The Charge

Assault can be defined as “the intentional application of force to a person without their consent”. Thus, assault charges can be laid in a wide variety of situations ranging from very minor applications of force, like grabbing someone, to much more serious actions, like kicks, punches, and even choking.

When the alleged victim is someone close to you, (like a child, parent, sibling, wife, girlfriend, or common-law spouse), the police, prosecutors, and judges take such allegations VERY seriously. These types of assaults are typically referred to as “domestic assault”. For more information on assaults in a domestic context, please refer to the information under Domestic Violence.

People are also often surprised by the fact that the decision to “drop” the charges does not belong to the complainant. Technically, once the police decide to lay the charges, the complainant becomes just another witness in the case that the police and the Crown Prosecutor are pursuing. The Crown Prosecutor is the only person who can decide whether or not to drop the charges. Crown prosecutors are experienced government lawyers who will only drop the charges if there is (1) insufficient evidence or (2) it would be contrary to the public interest to prosecute. Convincing the Crown to drop the charges requires an experienced and respected criminal lawyer on your side, and Calgary Criminal Lawyers carry that experience and respect into all their dealings with the Crown.

As long as the assault did not occur in a domestic violence context, you may be eligible to resolve your charges without a criminal conviction by entering the “Alternative Measures Program”. This is a program designed to resolve criminal cases without the possibility of being found guilty or getting a criminal record. Even if you plead guilty to an assault, our lawyers may still be able to help you avoid a criminal record by making an application for a “discharge”, which may be absolute, or conditional on you staying out of trouble for a while. These outcomes are reserved for unique situations, and it is important to thoroughly review your particular circumstances to determine if you fit the criteria for this type of resolution.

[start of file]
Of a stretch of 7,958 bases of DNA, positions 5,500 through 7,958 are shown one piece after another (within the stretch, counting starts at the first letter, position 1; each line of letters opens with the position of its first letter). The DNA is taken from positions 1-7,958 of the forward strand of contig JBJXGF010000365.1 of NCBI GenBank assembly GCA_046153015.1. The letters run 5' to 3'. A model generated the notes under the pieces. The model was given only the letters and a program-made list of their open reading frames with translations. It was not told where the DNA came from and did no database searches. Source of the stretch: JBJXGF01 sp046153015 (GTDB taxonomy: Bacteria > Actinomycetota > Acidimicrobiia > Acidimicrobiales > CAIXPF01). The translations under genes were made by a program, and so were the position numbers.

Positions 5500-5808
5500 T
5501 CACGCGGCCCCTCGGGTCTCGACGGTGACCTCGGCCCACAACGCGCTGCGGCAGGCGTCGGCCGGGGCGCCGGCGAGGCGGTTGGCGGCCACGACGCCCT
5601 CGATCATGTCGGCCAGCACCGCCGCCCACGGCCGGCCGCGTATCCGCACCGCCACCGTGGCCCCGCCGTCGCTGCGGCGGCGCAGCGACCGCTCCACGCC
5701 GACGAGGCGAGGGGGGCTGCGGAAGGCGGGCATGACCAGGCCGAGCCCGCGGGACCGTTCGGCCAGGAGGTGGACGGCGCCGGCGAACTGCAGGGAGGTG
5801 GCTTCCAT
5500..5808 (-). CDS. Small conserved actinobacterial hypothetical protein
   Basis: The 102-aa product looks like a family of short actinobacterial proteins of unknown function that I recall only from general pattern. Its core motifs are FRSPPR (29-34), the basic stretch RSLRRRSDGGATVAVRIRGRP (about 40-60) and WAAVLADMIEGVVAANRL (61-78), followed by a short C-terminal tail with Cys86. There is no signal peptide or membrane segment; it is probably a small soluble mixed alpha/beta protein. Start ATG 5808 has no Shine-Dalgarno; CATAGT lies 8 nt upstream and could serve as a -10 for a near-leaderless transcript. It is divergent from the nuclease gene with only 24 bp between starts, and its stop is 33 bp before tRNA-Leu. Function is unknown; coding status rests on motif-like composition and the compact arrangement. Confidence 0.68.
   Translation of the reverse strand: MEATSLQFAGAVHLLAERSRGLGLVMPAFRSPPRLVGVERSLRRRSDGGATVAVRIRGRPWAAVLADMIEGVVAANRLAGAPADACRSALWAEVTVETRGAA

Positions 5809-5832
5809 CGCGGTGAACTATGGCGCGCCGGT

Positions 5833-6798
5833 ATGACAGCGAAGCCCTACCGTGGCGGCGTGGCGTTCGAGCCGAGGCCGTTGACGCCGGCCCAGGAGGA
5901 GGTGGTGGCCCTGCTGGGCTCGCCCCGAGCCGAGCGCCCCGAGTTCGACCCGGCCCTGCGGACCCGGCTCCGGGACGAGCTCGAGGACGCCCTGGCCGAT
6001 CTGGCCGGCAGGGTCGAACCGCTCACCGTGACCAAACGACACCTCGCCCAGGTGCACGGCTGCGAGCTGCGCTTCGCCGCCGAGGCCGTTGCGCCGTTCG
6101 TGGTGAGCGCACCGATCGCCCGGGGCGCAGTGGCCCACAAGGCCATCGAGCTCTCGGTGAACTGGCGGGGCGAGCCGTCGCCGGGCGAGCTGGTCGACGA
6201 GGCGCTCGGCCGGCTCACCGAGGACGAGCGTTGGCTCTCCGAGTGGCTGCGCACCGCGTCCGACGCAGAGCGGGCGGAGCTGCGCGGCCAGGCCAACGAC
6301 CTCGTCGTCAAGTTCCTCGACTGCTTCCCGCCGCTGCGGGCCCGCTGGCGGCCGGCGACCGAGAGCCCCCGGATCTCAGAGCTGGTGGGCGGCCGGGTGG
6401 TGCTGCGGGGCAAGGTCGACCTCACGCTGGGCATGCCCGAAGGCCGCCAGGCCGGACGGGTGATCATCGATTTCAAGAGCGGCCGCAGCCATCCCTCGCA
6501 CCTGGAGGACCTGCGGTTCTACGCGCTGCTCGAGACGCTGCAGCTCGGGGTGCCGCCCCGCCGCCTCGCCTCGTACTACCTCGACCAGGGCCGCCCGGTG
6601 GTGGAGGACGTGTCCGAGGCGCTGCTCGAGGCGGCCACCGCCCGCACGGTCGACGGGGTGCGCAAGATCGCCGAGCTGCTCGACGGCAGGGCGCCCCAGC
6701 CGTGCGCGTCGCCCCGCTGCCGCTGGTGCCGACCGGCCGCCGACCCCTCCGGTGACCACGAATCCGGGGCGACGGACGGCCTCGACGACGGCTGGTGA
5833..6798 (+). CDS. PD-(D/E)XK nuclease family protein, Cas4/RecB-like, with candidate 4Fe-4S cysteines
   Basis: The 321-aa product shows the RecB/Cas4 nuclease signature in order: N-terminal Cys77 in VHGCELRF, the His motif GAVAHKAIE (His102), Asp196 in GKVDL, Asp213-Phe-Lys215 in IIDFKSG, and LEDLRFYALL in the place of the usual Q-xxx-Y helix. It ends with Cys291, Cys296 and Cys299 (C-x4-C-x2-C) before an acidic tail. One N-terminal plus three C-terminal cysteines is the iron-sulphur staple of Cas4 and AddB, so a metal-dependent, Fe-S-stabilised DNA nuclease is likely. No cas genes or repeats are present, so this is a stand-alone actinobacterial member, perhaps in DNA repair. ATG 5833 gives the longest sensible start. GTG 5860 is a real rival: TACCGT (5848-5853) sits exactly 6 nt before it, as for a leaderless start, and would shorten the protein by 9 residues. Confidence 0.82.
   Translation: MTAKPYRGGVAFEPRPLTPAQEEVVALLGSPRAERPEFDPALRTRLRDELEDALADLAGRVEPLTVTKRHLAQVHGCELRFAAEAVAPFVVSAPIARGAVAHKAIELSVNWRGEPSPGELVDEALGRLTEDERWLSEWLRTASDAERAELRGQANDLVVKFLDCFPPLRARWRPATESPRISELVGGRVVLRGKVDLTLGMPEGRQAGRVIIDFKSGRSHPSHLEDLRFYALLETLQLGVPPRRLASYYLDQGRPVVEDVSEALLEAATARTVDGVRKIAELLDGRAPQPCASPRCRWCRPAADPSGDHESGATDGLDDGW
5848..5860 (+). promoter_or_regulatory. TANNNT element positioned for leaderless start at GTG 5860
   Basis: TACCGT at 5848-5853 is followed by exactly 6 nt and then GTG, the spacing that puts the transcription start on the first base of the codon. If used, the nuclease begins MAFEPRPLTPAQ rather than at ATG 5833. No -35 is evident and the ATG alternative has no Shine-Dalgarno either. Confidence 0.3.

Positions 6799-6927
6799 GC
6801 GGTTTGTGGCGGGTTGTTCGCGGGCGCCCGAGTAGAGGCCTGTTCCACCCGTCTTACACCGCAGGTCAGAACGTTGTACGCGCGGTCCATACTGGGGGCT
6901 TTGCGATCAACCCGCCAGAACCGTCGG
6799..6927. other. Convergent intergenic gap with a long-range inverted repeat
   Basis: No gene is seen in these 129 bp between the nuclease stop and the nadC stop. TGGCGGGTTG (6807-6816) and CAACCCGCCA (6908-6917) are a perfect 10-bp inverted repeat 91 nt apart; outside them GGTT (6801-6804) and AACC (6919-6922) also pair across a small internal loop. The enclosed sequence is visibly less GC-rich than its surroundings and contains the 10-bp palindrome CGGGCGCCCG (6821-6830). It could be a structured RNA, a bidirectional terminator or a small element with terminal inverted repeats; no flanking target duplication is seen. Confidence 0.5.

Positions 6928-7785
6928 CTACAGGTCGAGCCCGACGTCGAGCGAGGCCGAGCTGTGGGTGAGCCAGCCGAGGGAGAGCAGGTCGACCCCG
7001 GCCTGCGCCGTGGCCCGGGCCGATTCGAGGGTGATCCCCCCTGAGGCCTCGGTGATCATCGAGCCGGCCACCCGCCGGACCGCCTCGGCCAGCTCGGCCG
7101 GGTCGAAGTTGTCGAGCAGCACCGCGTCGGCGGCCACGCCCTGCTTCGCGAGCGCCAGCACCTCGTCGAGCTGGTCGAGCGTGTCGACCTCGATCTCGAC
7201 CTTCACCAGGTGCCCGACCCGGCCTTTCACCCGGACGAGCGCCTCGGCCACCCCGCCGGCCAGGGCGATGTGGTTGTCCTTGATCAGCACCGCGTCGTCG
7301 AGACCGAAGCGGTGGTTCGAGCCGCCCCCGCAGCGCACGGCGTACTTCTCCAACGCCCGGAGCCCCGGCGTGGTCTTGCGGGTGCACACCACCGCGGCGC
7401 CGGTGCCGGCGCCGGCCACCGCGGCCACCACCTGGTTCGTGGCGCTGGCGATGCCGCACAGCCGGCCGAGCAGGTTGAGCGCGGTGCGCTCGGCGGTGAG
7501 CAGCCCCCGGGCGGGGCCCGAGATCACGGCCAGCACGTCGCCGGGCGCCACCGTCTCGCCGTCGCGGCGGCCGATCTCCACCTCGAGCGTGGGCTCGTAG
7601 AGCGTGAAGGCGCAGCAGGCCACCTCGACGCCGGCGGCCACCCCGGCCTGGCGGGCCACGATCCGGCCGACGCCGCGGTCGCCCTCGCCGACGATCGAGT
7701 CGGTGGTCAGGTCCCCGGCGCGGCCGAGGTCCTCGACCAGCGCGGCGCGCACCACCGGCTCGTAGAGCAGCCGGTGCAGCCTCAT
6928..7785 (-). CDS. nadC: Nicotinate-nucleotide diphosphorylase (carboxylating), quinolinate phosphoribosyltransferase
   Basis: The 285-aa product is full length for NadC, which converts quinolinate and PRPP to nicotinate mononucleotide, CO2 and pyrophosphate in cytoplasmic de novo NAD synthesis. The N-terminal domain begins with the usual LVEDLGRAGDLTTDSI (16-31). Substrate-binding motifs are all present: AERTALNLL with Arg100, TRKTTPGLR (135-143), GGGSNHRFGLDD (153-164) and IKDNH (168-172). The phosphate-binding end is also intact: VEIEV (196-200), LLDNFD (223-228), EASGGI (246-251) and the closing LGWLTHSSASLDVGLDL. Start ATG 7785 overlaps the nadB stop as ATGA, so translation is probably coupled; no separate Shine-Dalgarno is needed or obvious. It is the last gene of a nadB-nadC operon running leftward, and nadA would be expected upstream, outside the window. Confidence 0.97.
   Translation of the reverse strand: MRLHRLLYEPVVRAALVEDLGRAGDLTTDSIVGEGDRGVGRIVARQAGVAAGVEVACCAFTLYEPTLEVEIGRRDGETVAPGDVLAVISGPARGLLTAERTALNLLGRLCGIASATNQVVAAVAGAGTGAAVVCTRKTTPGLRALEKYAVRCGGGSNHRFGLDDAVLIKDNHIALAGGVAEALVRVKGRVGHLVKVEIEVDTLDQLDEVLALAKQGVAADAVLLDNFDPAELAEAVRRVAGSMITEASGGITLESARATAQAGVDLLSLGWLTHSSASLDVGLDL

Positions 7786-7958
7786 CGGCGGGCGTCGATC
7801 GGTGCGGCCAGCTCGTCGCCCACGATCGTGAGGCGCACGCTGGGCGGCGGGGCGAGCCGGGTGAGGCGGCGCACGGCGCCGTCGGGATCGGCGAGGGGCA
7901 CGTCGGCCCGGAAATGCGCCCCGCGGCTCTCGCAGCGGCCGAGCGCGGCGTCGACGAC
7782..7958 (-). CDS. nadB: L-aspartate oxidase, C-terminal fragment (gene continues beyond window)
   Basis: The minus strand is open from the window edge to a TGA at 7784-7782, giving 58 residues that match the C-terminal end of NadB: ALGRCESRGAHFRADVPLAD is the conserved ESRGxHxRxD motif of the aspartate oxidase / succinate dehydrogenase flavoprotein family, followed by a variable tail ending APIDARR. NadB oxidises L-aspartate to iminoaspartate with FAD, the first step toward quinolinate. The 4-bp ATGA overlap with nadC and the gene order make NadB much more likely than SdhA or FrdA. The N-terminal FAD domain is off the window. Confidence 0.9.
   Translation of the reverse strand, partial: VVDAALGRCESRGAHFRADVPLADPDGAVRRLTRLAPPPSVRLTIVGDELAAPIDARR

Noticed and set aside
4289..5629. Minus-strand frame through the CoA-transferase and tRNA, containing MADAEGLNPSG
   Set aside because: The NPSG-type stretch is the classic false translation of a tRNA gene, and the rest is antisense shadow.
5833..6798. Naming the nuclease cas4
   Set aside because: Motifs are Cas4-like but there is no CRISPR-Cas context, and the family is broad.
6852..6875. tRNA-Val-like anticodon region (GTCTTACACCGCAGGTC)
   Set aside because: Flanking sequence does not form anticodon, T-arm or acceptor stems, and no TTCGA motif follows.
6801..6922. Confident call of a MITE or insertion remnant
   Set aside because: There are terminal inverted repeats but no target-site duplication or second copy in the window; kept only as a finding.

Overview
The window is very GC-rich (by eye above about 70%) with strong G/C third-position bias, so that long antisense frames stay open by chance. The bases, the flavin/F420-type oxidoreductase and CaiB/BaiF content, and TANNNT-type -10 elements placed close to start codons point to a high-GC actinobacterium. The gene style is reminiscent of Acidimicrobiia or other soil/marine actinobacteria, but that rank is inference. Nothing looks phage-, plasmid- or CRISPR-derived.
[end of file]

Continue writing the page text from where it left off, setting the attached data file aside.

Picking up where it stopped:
If you are released while your charge works its way through the courts, you can expect to have the following conditions imposed:

  • No communication with the alleged victim (this includes calling, texting, e-mailing, meeting, or passing messages through another person)
  • A “no-go” condition banning you from going anywhere near the alleged victims’ home or place of work;
  • No weapons;
  • No drugs or alcohol if the police or Judge has reason to believe you were under the influene of intoxicants when you committed the crime).

The Sentence

If found guilty of assault, the possible penalties include the following:

  • Up to five years in jail;
  • Up to three years of probation;
  • Fines of several thousand dollars;
  • An order that you give a sample of your DNA to the Canada-wide DNA Data Bank; and
  • An order banning you from owning any weapons for up to ten years.

In addition, a conviction for assault can have a very negative impact on your ability to find or maintain certain types of employment. Employers are wary of permitting someone found guilty of assault to work with children, the elderly, or other vulnerable sectors in society.

Our criminal defence lawyers custom tailor the approach we take to every case depending on the specific goals of our clients. Whether it be completely avoiding a criminal record; avoiding a finding of guilt on a specific charge; or staying out of jail, we will create the roadmap to give you the best chance possible of achieving that result.